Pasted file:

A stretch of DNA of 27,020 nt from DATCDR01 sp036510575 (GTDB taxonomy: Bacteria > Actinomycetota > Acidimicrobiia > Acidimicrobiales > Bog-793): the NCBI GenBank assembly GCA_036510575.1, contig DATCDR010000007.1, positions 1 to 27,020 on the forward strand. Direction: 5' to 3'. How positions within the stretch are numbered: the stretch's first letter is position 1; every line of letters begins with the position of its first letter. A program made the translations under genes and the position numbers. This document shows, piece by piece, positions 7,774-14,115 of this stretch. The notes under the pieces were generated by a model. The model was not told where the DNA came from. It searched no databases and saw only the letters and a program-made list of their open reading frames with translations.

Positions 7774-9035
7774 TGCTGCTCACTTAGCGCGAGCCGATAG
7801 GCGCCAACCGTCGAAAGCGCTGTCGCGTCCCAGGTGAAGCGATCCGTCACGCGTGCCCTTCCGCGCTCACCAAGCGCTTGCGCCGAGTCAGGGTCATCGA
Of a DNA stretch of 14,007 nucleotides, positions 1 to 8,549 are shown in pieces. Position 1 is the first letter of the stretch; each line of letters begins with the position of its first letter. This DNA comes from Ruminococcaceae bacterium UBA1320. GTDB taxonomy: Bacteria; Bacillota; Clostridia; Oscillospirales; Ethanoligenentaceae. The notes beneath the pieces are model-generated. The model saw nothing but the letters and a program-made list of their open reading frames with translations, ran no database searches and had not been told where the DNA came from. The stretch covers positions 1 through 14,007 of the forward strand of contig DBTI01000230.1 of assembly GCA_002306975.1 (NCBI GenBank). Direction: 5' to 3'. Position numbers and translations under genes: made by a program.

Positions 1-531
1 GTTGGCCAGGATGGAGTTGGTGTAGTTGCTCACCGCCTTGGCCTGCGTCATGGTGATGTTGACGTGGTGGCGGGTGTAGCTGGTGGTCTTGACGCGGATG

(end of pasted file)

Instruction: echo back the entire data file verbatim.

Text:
A stretch of DNA of 27,020 nt from DATCDR01 sp036510575 (GTDB taxonomy: Bacteria > Actinomycetota > Acidimicrobiia > Acidimicrobiales > Bog-793): the NCBI GenBank assembly GCA_036510575.1, contig DATCDR010000007.1, positions 1 to 27,020 on the forward strand. Direction: 5' to 3'. How positions within the stretch are numbered: the stretch's first letter is position 1; every line of letters begins with the position of its first letter. A program made the translations under genes and the position numbers. This document shows, piece by piece, positions 7,774-14,115 of this stretch. The notes under the pieces were generated by a model. The model was not told where the DNA came from. It searched no databases and saw only the letters and a program-made list of their open reading frames with translations.

Positions 7774-9035
7774 TGCTGCTCACTTAGCGCGAGCCGATAG
7801 GCGCCAACCGTCGAAAGCGCTGTCGCGTCCCAGGTGAAGCGATCCGTCACGCGTGCCCTTCCGCGCTCACCAAGCGCTTGCGCCGAGTCAGGGTCATCGA
Of a DNA stretch of 14,007 nucleotides, positions 1 to 8,549 are shown in pieces. Position 1 is the first letter of the stretch; each line of letters begins with the position of its first letter. This DNA comes from Ruminococcaceae bacterium UBA1320. GTDB taxonomy: Bacteria; Bacillota; Clostridia; Oscillospirales; Ethanoligenentaceae. The notes beneath the pieces are model-generated. The model saw nothing but the letters and a program-made list of their open reading frames with translations, ran no database searches and had not been told where the DNA came from. The stretch covers positions 1 through 14,007 of the forward strand of contig DBTI01000230.1 of assembly GCA_002306975.1 (NCBI GenBank). Direction: 5' to 3'. Position numbers and translations under genes: made by a program.

Positions 1-531
1 GTTGGCCAGGATGGAGTTGGTGTAGTTGCTCACCGCCTTGGCCTGCGTCATGGTGATGTTGACGTGGTGGCGGGTGTAGCTGGTGGTCTTGACGCGGATG